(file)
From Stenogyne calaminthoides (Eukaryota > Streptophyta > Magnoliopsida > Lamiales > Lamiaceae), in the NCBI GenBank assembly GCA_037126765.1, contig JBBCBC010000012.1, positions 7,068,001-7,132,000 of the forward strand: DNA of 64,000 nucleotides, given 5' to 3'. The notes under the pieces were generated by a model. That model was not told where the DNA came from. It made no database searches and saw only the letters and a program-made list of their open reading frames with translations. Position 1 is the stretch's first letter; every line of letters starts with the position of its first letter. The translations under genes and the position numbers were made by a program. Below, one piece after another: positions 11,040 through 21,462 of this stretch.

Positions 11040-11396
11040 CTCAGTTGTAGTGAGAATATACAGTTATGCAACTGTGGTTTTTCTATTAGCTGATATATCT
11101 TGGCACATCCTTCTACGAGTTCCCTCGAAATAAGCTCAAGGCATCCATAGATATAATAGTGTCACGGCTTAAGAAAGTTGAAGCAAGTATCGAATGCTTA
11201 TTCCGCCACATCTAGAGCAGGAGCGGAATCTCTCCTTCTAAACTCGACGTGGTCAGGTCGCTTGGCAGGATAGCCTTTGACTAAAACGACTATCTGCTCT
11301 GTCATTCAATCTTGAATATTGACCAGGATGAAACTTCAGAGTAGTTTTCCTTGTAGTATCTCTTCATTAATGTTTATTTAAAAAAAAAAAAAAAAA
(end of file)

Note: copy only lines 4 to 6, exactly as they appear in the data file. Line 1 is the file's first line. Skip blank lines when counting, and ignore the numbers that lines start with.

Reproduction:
11101 TGGCACATCCTTCTACGAGTTCCCTCGAAATAAGCTCAAGGCATCCATAGATATAATAGTGTCACGGCTTAAGAAAGTTGAAGCAAGTATCGAATGCTTA
11201 TTCCGCCACATCTAGAGCAGGAGCGGAATCTCTCCTTCTAAACTCGACGTGGTCAGGTCGCTTGGCAGGATAGCCTTTGACTAAAACGACTATCTGCTCT
11301 GTCATTCAATCTTGAATATTGACCAGGATGAAACTTCAGAGTAGTTTTCCTTGTAGTATCTCTTCATTAATGTTTATTTAAAAAAAAAAAAAAAAA